I set up my financial planning practice in Glen Ellyn back in 1996. One of my first concerns was how I would save for retirement as an entrepreneur. At the time, the best plan for me was a SEP IRA. The SEP IRA allowes me to set aside 25% of my “net” income. Several years ago a new rule was created allowing me to set up an Individual 401k. Letting me make a 25% of “net” profit sharing contribution to my retirement plan each year.
How the SOLO 401k works:
Also called “Individual” or “One Participant” 401(k)s. They are available to free-lancers, independent contractors (get a 1099 rather than a w-2) and sole proprietors, as well as business owners with no employees other than a spouse.
You can set up an individual solo 401(k) if you have a regular job but also have self-employment income on the side.
If this describes you or somebody you know keep reading.
By definition you are both the employer and the employee. Therefore, you can contribute to the plan in two ways. As an employee, you can contribute up to 100% of your compensation, up to a limit of $18,000 in 2017 (going to $18,500 in 2018). If you are 50 years old you can make a plus a catch-up contribution of $6,000, for a total of $24,000.
As the employer, you can also contribute up to 20% of your net self-employment earnings—or 25% if your business is incorporated. IRS calculation website link.
In 2017. Total contributions from both employer and employee can be maxed out at $54,000, or $60,000 if you are 50 or older!
For the purposes of determining the amount you can contribute as a sole proprietor. “Compensation” is defined as your gross income minus business expenses, minus one-half of your self-employment taxes. That is, Social Security and Medicare taxes, which in 2017 total 13.3% of the first $127,200 of income. (Social Security taxes are capped at that level this year.)
So, for example, if you are over 50 and have net unincorporated self-employment income of $50,000, you could contribute a maximum of $24,000 as an employee as your 401k salary deferral, plus the maximum employer contribution of $9,293, for a total of $33,293.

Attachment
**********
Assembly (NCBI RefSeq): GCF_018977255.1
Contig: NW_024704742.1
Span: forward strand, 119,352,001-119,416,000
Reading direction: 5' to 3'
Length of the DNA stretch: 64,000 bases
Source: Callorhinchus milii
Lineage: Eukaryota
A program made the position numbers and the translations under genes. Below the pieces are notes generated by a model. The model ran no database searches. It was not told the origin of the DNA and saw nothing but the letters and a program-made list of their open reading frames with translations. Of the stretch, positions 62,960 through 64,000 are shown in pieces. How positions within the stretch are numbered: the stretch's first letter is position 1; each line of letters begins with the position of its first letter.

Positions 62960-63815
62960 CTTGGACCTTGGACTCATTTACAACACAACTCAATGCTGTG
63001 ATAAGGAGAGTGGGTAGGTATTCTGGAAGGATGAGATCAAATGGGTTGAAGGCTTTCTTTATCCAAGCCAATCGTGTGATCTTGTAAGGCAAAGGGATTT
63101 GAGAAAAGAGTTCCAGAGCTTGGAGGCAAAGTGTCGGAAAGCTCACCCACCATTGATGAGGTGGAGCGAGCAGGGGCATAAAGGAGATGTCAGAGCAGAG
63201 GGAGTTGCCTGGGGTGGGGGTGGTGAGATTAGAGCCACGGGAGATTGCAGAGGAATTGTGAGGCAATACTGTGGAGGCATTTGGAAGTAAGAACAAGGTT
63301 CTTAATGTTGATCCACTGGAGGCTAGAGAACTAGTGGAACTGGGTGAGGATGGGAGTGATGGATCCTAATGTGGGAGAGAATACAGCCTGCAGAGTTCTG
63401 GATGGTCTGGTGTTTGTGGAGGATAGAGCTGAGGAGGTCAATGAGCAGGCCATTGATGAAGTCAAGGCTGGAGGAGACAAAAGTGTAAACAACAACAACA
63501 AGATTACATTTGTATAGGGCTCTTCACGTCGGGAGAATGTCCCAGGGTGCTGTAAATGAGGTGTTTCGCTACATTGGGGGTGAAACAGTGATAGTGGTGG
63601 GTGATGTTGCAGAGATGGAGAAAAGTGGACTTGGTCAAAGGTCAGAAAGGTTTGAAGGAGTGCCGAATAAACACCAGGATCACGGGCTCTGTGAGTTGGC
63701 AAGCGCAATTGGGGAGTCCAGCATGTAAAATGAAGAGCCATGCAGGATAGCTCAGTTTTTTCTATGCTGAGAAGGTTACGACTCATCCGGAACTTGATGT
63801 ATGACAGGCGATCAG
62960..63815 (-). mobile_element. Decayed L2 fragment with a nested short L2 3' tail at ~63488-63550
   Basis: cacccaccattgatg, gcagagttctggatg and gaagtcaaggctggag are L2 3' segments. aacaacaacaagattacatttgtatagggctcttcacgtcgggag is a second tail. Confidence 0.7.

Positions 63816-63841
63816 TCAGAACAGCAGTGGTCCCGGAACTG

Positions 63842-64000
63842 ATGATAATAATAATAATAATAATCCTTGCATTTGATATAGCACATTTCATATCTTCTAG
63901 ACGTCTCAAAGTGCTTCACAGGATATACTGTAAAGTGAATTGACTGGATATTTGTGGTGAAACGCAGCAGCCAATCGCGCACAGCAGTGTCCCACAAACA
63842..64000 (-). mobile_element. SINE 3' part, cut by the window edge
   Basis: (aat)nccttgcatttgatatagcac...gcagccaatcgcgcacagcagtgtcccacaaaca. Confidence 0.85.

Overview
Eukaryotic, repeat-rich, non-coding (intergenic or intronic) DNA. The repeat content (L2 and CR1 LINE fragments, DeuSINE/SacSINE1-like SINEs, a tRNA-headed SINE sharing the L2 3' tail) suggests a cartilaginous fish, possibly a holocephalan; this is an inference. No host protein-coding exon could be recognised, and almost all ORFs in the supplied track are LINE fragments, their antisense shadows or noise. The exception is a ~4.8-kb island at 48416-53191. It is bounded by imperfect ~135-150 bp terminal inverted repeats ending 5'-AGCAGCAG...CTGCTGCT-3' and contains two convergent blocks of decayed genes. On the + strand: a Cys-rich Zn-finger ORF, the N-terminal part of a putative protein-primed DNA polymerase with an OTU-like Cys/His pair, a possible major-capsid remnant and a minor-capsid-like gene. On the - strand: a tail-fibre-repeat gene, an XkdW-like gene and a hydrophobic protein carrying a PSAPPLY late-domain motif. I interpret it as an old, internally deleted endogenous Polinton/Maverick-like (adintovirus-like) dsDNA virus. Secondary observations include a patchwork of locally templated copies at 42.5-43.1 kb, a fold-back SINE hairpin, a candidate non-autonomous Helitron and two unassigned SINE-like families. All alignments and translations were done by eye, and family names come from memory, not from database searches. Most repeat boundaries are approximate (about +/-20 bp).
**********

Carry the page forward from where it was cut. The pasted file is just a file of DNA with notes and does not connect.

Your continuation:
Generally you can deduct your contributions from your net business income, which is the amount you report on Schedule C. If your business is incorporated, you can deduct the salary deferral from W-2 earnings and the employer contribution as a business expense. Always confirm with your tax preparer.
Also you can use Roth 401k contributions to your plan. Those are not tax-deductible, but come out tax-free after retirement. The employer contribution is always tax-deductible going in so it comes out as taxable income at distribution
The limits on elective deferrals are calculated by person, not by plan. So, if you have contributed $10,000 to another employer’s 401(k), you can defer only $8,000 to your individual 401(k) in 2017.
One of the best things about the Solo 401k, is that there are not any set up fees or annual IRA filings to deal with. You can set this up with most custodians and you can choose most any investment that the brokerage account makes available.
Lastly, there is a 12/31 deadline for setting up these plans. You have until your tax filing deadline, the following April 15th, to make your contribution.
For self-employed – can include spouse if they work with you.
Small or no cost to set up.
Maximum contribution $54,000 or $60,000 if over age 50.
Contribute to 401k and make SEP contribution.
Invest in most investment vehicles, stocks, bonds, mutual funds and ETF’s.
Can make Roth 401k contribution.
Must set up prior to 12/31.
Have until following 4/15 to contribute.
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